"I turned around at one point in the routine, and my sister was dancing on the exact same yard line as I was," Mrs. Wilson said. "It was very emotional that two people could end up sharing something we didn't think we'd ever be able to do, because we were nine years apart."
Although she grew up in Houston and traveled around the country to dance, the first she heard of Thomson, Ga., was when her friend, Jeanie, married David Joesbury and moved to Thomson. It was at the Joesbury's wedding that she met her future husband, Bob Wilson. That was 35 years ago, and Mrs. Wilson has lived in Thomson ever since. Mr. and Mrs. Wilson raised their four children - one son and three daughters - in Thomson. Mrs. Wilson taught her daughters to dance, but they didn't inherit their mother's passion for it.
"They're Wilsons, so they are more into horses," she explained.
For years, Mrs. Wilson ran "Cindy's Dance Studio" in downtown Thomson, where she taught private lessons. In 2007, she took a group to Disney World to dance in the Christmas parade.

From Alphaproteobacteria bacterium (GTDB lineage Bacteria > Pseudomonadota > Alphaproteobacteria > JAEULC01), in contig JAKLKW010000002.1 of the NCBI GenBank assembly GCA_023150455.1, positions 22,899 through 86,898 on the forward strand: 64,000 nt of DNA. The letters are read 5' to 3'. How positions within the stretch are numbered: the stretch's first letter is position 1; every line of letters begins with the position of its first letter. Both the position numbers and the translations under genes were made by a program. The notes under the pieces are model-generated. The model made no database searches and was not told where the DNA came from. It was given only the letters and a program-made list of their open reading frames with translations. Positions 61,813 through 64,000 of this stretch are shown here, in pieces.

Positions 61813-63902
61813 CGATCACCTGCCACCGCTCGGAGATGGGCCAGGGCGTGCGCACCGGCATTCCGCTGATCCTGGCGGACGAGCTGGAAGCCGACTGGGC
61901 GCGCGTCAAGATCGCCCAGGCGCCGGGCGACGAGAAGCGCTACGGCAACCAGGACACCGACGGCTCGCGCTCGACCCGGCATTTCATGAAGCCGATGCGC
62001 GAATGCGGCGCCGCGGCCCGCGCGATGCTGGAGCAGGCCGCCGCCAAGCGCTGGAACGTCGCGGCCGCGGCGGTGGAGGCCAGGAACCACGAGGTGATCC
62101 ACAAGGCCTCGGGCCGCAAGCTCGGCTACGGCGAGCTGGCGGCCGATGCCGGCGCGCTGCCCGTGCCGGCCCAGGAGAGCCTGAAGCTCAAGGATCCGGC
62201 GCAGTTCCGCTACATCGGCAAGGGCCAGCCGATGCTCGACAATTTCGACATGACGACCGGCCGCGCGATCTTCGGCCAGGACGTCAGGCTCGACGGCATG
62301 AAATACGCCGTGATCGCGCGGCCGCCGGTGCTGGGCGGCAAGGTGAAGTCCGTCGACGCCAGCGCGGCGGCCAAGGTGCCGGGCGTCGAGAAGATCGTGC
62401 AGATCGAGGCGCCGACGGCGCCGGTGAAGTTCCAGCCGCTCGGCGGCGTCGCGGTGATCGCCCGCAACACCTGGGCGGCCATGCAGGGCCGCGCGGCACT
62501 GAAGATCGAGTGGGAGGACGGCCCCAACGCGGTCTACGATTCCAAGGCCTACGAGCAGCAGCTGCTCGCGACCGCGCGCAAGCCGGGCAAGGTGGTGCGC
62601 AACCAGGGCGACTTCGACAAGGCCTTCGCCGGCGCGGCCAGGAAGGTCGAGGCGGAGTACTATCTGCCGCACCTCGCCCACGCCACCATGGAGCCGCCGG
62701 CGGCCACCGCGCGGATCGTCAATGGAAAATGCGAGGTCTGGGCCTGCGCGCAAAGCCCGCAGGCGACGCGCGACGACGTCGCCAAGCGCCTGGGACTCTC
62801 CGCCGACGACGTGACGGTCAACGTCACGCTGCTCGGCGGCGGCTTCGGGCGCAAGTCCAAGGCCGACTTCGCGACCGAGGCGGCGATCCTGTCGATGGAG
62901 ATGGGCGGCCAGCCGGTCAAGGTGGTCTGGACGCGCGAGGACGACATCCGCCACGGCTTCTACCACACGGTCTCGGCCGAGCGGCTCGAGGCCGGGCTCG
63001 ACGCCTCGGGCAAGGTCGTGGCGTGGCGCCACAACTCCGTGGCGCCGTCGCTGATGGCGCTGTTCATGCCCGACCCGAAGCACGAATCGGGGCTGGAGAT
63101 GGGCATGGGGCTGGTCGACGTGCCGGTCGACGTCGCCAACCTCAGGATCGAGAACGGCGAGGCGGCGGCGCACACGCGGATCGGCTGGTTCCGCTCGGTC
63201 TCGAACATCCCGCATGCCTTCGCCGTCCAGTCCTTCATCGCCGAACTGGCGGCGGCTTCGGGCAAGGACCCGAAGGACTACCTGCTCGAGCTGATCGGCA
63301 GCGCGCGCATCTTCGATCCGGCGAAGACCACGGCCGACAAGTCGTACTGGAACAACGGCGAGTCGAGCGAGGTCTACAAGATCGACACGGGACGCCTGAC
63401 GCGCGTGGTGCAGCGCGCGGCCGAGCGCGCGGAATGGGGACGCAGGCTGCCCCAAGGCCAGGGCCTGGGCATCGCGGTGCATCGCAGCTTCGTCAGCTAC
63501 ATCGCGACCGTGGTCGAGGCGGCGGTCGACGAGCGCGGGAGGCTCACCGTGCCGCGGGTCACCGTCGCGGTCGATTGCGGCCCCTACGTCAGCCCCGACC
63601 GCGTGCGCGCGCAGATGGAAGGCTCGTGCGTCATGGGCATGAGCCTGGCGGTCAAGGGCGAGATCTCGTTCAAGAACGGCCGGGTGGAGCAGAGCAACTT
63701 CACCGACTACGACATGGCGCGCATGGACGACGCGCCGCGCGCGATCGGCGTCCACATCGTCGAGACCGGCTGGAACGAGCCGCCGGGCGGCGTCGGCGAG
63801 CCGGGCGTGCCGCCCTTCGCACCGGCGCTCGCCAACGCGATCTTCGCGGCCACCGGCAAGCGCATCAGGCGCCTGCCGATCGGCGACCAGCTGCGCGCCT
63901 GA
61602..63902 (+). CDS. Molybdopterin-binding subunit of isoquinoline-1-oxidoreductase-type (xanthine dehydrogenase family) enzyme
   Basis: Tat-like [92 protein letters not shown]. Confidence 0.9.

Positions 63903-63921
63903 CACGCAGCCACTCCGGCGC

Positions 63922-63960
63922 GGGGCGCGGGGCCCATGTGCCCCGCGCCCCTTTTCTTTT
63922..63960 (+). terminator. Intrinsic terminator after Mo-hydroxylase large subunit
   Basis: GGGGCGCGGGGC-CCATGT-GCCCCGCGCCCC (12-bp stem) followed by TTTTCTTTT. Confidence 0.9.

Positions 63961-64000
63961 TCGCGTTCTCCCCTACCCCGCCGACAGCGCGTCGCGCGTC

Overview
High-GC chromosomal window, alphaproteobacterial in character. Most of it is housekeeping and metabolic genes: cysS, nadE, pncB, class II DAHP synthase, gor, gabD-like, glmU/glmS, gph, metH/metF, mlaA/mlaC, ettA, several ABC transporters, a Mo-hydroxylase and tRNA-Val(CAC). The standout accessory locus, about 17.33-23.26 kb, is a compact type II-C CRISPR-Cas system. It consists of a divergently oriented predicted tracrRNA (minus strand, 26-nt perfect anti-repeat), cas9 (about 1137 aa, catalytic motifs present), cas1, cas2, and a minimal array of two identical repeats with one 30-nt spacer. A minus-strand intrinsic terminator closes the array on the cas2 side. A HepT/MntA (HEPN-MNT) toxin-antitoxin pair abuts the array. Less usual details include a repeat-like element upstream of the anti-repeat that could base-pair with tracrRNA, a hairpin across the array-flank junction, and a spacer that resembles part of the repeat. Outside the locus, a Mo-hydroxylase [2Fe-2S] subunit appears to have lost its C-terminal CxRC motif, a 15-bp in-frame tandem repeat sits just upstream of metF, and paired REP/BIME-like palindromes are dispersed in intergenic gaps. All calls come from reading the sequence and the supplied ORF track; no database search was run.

"I don't know who was most proud, (Bob) or me," she said. "He ran around and followed them along the parade route, taking pictures, like they were our own children."
Mr. Wilson wasn't the only proud parent from Thomson in Orlando that week.
"The parents tell me they will never forget seeing their child coming out of the chute on the float," she said.
Transitioning from teaching in a private studio with wall-to-wall mirrors to teaching in public school classrooms created a new challenge for the veteran tap teacher. Rather than standing in front of a mirror and demonstrating a routine, with the students imitating behind her, she had to learn to face the students in a room where they couldn't see themselves.
"I had to relearn the dance steps, so when they do their right foot, I had to be using my left," Mrs. Wilson said. "Plus, it's a challenge in the schools, because I never know what kind of room they will put us in. I don't know if I'm tapping on carpet or vinyl or wood."